Your point about dividends is a good one but I don't agree about including pensions in "withdrawal rate"* or defining "withdrawal" as annual expenses unless the cash value of those pensions (or any other annuity such as Social Security) have been included in Net Worth.

Is my understanding incorrect?
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Re: Poll: what's your burn rate?
Old 07-30-2005, 04:17 PM   #11
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Re: Poll: what's your burn rate?

Quote:
Originally Posted by oldbykur
Your point about dividends is a good one but I don't agree about including pensions in "withdrawal rate"* or defining "withdrawal" as annual expenses unless the cash value of those pensions (or any other annuity such as Social Security) have been included in Net Worth.

Is my understanding incorrect?
You are correct. You should not consider pensions in withdrawal rate unless you have included the current value of those pension benefits in your initial net worth.

You could choose to neglect pensions from current net worth calculations and also neglect them in future withdrawal rates. This can be difficult to do, however, since most pensions are not COL adjusted. So the pension today may represent 50% of your total annual expenses, but in a couple of decades it will only represent 25% of your inflation adjusted expenses. If your pension is COL adjusted, then neglecting it both in terms of current net worth and withdrawal rate makes sense. You just need to be consistent.
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Re: Poll: what's your burn rate?
Old 08-01-2005, 02:19 AM   #12
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Re: Poll: what's your burn rate?

Quote:
Originally Posted by MRGALT2U
BTW, I kind of manage by this (-0- burn rate) now.* IOW, I work to keep TNW level.
Hmm, I declare this poll an unmitigated disaster.* *It's clear that I botched the wording, but I'm not sure how I could easily clarify it.* *Even old-timers like JG misinterpreted the question.

Just because your net worth is constant or increasing doesn't mean that your withdrawal rate is 0 or negative.* * If you're in retirement and have no earned income (or pension), then you are "burning" some percentage of your net worth each year even if investment gains are compensating for that burn.

I guess a better way to phrase the question would have been "if your annual expenses were X, your earned income + SSI + pension was Y, and your net worth was W, what was 100*(X-Y)/W last year?"

Thanks to SG for trying to clarify.*

And just to make matters even more confusing, the SWR that FIREcalc refers to is calculated as a percentage of your initial net worth, not your current net worth, so this wasn't really a poll about your SWR, although that would be interesting to know as well....
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Re: Poll: what's your burn rate?
Old 08-01-2005, 08:55 AM   #13
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Re: Poll: what's your burn rate?

Hmmm

I posted and then deleted. I know it's a negative number and it shouldn't be after 12 yrs into ER. I'll putz some more with the numbers tonight.

- heh,
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Re: Poll: what's your burn rate?
Old 08-02-2005, 03:23 AM   #14
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Re: Poll: what's your burn rate?

Yes, kind of a mess. I thought, well I'm not going to post any longer in this thread. Then after reading the last post stating that even JG mis-interpreted the question I'm back.

First, I would not like anyone of you to take offense or think I'm rude in any way. I'm just going to be blunt to let you grasp that at least there are other ways to look at things.

I'm not interested in the way things are defined in a simulator, to get a simulated projection of a possible outcome based either on historical (unfavorable) or monte-carlo (more favorable) runs with whatever likelihood..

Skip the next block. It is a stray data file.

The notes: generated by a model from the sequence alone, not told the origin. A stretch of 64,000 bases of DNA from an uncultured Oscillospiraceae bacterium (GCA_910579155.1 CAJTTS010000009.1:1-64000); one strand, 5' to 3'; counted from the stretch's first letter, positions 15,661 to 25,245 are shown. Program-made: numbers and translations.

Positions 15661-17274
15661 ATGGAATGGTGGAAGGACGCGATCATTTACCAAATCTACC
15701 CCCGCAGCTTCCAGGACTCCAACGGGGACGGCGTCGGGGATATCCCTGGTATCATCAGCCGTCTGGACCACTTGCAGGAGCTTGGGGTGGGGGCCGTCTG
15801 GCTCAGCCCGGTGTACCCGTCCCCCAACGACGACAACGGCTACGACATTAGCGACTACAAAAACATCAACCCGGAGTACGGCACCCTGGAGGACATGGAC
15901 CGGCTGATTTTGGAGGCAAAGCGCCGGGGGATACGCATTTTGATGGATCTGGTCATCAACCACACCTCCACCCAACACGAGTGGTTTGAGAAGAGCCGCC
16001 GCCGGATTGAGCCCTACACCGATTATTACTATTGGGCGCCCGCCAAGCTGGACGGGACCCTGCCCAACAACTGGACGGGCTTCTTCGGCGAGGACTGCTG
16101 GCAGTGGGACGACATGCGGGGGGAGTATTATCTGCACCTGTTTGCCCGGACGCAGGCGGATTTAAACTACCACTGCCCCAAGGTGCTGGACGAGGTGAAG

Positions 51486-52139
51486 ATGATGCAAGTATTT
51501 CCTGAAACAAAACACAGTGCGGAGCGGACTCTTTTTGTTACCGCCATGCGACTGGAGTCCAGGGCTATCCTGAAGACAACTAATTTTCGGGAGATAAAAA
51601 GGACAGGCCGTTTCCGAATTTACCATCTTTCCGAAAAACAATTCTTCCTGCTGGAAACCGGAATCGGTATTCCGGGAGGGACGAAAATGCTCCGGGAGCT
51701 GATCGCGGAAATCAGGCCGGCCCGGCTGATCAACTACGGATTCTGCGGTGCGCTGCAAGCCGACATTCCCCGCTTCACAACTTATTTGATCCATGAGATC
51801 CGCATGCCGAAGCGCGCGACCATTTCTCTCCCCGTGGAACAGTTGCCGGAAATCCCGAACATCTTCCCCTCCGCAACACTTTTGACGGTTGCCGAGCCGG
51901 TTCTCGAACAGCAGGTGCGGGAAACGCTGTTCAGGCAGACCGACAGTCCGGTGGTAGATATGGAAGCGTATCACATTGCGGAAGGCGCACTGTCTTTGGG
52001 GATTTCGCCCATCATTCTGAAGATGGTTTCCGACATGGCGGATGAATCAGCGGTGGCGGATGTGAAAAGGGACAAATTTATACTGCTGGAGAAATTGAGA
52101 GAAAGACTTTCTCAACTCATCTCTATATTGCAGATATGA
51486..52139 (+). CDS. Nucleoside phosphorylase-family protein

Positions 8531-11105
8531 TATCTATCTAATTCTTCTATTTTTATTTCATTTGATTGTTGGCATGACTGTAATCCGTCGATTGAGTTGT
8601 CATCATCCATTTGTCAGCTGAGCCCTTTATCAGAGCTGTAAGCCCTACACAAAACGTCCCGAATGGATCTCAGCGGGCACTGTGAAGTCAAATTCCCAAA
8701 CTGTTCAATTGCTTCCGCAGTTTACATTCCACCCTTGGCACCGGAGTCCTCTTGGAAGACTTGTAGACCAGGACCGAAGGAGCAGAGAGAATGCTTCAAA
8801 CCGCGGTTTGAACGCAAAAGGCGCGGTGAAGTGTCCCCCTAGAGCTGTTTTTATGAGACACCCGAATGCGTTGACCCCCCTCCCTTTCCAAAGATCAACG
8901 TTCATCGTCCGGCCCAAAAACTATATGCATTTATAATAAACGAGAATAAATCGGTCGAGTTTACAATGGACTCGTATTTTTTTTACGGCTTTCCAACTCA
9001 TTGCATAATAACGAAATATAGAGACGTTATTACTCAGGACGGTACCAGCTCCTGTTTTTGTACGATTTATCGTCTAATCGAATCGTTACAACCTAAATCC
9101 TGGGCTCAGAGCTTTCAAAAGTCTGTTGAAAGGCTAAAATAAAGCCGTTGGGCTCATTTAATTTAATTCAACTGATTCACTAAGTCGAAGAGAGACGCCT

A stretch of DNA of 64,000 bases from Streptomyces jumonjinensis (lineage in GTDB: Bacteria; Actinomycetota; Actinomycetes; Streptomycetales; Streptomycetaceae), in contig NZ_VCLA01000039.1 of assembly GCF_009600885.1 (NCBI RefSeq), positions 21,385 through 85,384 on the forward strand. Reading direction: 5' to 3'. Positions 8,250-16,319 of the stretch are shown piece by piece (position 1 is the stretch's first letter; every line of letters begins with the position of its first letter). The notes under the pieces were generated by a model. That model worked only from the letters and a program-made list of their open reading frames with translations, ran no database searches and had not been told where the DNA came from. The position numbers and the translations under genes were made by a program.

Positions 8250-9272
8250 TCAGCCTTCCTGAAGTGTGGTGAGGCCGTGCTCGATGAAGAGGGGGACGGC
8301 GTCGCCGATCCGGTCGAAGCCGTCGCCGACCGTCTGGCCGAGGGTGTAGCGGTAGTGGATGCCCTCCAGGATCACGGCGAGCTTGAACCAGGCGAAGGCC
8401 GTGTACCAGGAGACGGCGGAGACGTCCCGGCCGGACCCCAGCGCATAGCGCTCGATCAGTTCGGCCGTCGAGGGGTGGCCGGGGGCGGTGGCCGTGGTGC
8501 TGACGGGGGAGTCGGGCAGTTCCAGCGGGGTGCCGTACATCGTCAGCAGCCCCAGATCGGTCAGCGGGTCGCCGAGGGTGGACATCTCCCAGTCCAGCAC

I'm interest in real life. My net worth is (assets - liabilities). DOT.

Then I'm not necessarily deriving income from work, but most comes from commercial rental real estate. Even though I would burn it all, as the RE investment in itself follows inflation, I'm not sure one can consider that I've withdrawn anything from my capital base (my RE cap base remains constant as it is inflation indexed thanks to the rents indexed on CPI or kind of INSEE index). Not only that, but I do not burn it all and more than 40% goes into ADDING (not withdrawing) to my retirement portfolio from which I expect big capital gains and no income. This is to give a small snapshot (simplifying a lot as I trade aside, etc.)

Therefore, in my real life, at year end, I look at my net worth (assets - liabilities) and either it has increased or decreased (whatever I make a living with). I have withdrawn 0% from my investment portfolio (as I do not consider this class of asset as capable of generating income - look @ the paper "Make retirement income last a life-time" and even 1% of portfolio going broke @ 30 yrs is unsatisfactory so 30% @ WR 4,5% broke @ 30 yrs based on historical data is alarming), I live on RE, keep adding to the retirement portfolio (looking for big cap gains @ 20 yrs) and keep trading (looking for cap gains @ shorter time scales).

That's REAL life not the simulator. My net worth (NW) increases year after year and therefore (working or not) I think that my withdrawal rate is negative.

Again not being rude. I understand perfectly that even my NW having increased one might consider simply that I have withdrawn less than the return of the assets. But mixing classes of assets, putting RE in the picture, taxes, etc.. gives a more complex picture and I'm back to basics (assets - liabilities).

Not claiming to have any thruth. Just stating that I have a different perspective on the subject.

Kind regards to all contributors of goodwill (as I am)

:-))
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Re: Poll: what's your burn rate?
Old 08-02-2005, 07:51 AM   #15
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Re: Poll: what's your burn rate?

Just to add to my previous post that NW is inflation adjusted every year, to compare to (NWn-1 * (1+rate of inflation)) of course.
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Re: Poll: what's your burn rate?
Old 08-02-2005, 12:35 PM   #16
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Re: Poll: what's your burn rate?

As a practical matter, if one has low volatility assets and net worth is increasing yearly above the rate of inflation, "burn rate" is not too important.